How Do Antibiotics Work?

Anyone who has ever suffered from an infection may have been prescribed antibiotics to combat it. An antibiotic is a substance that is designed to prevent the growth of a bacteria or to kill it completely. We also have disinfectants and antiseptics but these deal with bacteria in a different way. A substance that is designed to kill the bacteria is called an antibiotic – if this is not the aim then it falls into one of the other categories.

Most antibiotics are synthetic in design but there are others that have their basis in nature and use natural substances as part of the ingredients. Some are devised in response to a new type of infection while others are reformed and reworked to help to prevent infections from becoming immune to them.

Most antibiotics are designed to treat a range of bacterial infections while others are designed to deal with one specific type of infection. As an example, many people may have been prescribed penicillin in the past. This can be used for a variety of infections and many doctors will turn to it as the antibiotic of choice. However, for a rarer infection such as MRSA a more specialist antibiotic may be used.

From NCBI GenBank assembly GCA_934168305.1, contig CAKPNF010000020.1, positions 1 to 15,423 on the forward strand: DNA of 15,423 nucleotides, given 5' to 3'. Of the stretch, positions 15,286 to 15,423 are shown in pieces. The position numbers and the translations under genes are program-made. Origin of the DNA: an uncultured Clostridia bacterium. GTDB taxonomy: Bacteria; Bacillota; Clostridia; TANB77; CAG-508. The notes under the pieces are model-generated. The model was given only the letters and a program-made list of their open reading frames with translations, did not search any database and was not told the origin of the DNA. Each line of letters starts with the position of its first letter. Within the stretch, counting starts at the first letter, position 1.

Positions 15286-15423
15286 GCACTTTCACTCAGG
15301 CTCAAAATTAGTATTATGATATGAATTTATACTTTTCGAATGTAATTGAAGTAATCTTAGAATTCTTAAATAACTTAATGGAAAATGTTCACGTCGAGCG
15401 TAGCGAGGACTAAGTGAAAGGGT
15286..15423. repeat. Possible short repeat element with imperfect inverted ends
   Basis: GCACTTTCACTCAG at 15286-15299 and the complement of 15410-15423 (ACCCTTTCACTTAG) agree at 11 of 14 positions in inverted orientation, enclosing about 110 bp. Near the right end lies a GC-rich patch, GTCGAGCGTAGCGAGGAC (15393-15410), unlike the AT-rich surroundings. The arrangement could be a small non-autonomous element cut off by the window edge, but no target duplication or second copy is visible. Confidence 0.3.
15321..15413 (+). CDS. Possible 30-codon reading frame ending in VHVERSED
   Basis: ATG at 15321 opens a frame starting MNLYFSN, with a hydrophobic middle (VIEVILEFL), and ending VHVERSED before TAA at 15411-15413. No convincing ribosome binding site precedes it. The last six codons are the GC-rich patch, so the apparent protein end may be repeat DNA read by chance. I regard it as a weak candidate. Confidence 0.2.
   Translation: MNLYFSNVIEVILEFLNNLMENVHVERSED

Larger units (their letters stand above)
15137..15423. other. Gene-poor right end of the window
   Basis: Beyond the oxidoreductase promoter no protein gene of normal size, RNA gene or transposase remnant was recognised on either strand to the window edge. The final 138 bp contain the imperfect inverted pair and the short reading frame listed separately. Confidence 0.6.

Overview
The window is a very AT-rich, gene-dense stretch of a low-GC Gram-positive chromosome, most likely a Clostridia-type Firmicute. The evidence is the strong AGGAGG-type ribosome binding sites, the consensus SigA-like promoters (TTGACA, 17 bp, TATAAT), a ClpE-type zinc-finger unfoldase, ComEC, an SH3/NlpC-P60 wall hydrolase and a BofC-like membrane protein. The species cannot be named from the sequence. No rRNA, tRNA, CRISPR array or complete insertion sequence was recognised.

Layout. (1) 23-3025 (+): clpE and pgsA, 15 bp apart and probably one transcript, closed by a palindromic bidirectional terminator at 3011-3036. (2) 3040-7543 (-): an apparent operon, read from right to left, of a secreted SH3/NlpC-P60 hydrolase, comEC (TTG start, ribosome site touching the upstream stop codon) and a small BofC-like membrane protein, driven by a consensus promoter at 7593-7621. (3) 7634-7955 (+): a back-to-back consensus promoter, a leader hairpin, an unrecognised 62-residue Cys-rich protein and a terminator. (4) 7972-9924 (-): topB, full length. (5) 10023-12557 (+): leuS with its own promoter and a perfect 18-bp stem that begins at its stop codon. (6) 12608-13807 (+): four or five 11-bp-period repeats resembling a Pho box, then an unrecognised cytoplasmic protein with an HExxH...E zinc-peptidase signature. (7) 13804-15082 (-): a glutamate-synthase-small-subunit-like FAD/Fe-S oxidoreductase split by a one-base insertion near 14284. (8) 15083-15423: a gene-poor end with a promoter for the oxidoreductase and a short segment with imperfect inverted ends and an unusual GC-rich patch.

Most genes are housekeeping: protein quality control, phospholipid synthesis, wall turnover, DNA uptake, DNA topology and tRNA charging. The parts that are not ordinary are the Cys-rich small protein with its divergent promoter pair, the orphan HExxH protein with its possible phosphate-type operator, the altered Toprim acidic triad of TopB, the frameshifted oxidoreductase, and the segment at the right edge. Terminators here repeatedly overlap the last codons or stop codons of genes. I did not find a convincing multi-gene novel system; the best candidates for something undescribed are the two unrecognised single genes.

How Do Vaccines Work?

A vaccine is a medication that is administered to help protect the individual from contracting a disease. The vaccine works by helping the body’s immune system to recognise the relevant pathogens so that it can fight against them. The vaccine is created from some of the molecules of the relevant pathogen, this will help the body to start the required immune response.

The molecules are referred to as antigens and all bacteria and viruses have them. The immune system will produce antibodies to fight against the illness and it trains the body to remember them in the future. If the illness comes back, the immune system should take an aggressive stance against it and prevent it from growing into an illness.

Herd immunity

If a vaccine is administered to a lot of people, then this helps to protect people who haven’t had the vaccine. The virus does not spread as so many people are protected. It means that there is the potential for the virus to die out completely. This is known as ‘herd immunity’, and there are instances where an illness has been eliminated completely as a result.